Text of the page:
Guidelines on Countering Bullying Behaviour in Primary and Post Primary Schools is a document to help schools to set out their anti-bullying policy. Every school must have a policy that includes a plan to prevent bullying behaviour.


You should also reassure your child that you are there for them and that you will support them and you will do whatever is necessary to stop the bullying. Be sure to reassure them that:


  • It is not their fault
  • It can happen to anyone
  • There is nothing wrong with them 



I think my child might be a bully - what should I do?


If your child is a bully, it is important to recognise this and help them to deal with it. One of the biggest problems faced by schools in tackling bullying is getting the parents to admit that their child is involved in this behaviour.


You can:


  • try to find out if this is a temporary response to a change in the child's life (for example a new baby, a bereavement or stress at home);
  • talk to your child and try to get them to see how the other child feels;
  • stay calm and avoid being aggressive yourself; and
  • talk to the class teacher. You will find that the teacher wants to help. It is important that you and the teacher take the same approach.
  • It's worth considering these longer-term steps as well.


Bullies often suffer from a lack of confidence. Don't compare your child's achievement with others. Praise them whenever they do something helpful or kind.


Teach your child to accept differences in others. If your child always seems to criticise others, you can help by making positive remarks about other children.



How can I make a complaint about a teacher or a school?


It is important that there are good relations between home and school. With mutual respect and goodwill, you and the school can sort out most problems by discussing them. Make every effort to resolve your complaint at school level.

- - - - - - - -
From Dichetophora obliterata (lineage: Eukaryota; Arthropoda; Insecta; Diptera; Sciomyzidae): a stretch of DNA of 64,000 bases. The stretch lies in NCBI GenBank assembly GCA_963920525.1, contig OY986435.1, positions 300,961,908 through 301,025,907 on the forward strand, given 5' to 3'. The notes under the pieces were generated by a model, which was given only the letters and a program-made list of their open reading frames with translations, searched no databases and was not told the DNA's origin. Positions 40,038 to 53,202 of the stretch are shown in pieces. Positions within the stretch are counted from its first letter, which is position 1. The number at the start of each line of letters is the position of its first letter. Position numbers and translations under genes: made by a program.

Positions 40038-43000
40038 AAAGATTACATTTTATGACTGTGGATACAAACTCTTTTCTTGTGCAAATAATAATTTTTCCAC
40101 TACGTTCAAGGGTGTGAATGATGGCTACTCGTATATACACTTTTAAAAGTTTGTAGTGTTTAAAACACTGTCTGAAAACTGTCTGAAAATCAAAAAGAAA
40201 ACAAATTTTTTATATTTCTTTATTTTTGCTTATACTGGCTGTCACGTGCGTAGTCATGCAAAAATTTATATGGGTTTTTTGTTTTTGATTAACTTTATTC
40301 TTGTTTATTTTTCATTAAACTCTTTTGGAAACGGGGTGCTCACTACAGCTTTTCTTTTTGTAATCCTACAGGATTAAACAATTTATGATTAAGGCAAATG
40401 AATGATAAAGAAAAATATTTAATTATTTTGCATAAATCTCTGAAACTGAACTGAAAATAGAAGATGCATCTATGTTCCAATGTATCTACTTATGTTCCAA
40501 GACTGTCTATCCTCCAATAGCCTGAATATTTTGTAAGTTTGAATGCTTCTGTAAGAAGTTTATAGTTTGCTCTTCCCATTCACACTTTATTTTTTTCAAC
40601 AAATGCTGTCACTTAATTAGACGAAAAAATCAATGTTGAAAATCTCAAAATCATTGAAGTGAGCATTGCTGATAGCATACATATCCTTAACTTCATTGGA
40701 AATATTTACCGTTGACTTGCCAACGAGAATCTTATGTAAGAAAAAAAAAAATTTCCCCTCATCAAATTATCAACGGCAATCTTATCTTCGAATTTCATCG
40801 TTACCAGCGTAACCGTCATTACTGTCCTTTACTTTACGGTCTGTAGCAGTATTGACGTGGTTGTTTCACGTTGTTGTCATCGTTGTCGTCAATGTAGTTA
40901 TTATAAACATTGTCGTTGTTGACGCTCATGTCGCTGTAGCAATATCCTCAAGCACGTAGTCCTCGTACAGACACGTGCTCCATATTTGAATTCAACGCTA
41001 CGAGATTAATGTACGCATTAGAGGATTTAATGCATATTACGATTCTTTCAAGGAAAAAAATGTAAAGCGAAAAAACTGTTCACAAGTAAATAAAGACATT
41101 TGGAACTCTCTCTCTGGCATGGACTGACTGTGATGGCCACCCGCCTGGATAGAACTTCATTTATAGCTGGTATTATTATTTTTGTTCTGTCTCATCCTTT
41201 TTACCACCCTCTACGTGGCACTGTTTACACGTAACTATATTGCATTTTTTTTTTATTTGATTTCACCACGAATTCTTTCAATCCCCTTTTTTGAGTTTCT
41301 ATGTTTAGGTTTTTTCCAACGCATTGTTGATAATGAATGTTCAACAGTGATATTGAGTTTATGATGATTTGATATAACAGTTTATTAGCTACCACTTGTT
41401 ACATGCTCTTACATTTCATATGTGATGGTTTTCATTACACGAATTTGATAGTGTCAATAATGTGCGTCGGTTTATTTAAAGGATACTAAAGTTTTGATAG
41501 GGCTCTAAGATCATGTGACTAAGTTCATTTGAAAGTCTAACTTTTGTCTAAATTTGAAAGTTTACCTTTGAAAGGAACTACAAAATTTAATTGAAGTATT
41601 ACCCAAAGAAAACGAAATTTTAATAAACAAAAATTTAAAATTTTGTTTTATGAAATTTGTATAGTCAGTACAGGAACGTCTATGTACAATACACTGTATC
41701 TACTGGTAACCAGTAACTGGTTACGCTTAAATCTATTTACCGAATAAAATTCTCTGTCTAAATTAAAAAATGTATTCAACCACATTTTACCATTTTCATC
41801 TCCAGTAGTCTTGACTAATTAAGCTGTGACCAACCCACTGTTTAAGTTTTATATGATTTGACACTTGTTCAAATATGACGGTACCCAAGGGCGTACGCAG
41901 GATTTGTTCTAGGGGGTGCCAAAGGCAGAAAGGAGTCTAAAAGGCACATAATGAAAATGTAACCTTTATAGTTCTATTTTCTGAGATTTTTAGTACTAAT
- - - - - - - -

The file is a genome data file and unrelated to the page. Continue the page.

The Complaints Procedure describes the steps you can take when making complaints against schools and teachers.



How do schools reward and discipline pupils?


Teachers praise children when they work hard and produce good work and homework. Praise helps to motivate children. Each school has a code of discipline and parents are given a copy of this. You are responsible for accepting the school code and making sure your children understand and keep to it.


The teacher or principal will inform you if your child continually breaks the rules. You will have a chance to discuss the issues with them. They will expect you to make sure that your child's behaviour improves. You should try to sort it out with your child first and involve the class teacher if necessary.


For a serious breach of the school rules, the school could decide as a last resort to suspend a child from the school. This is a rare and serious decision. The school must have tried all other options before deciding to suspend.  They will send you notice of the suspension. You can appeal it to the board of management. As a last resort, you can appeal to the Department of Education and Skills.

Take a stand against cyberbullying

Education can help considerably in preventing and dealing with the consequences of cyberbullying. The first place to begin an education campaign is with the kids and teens themselves. Teenagers need to be accountable for their actions and not to stand by and allow bullying (in any form) to be acceptable. You need to teach them not to ignore the pain of others.

You should teach them to “Take 5!” before responding to something they encounter online is a good place to start. Maybe suggest to them to step away from the computer and no one will get hurt.  Encourage them to find ways to help them calm down. This may include doing yoga, or deep-breathing. It may include running, playing catch or shooting hoops. It may involve taking a bath, hugging a stuffed animal or talking on the phone with friends.

Each child can find their own way of finding their center again. And if they do, they will often not become a cyberbully, even an inadvertent cyberbully. Teaching them the consequences of their actions. Since many cyberbullying campaigns include some form of hacking or password or identity theft, serious laws are implicated. Law enforcement, including the police, might get involved in these cases.

For more information and advice on bullying visit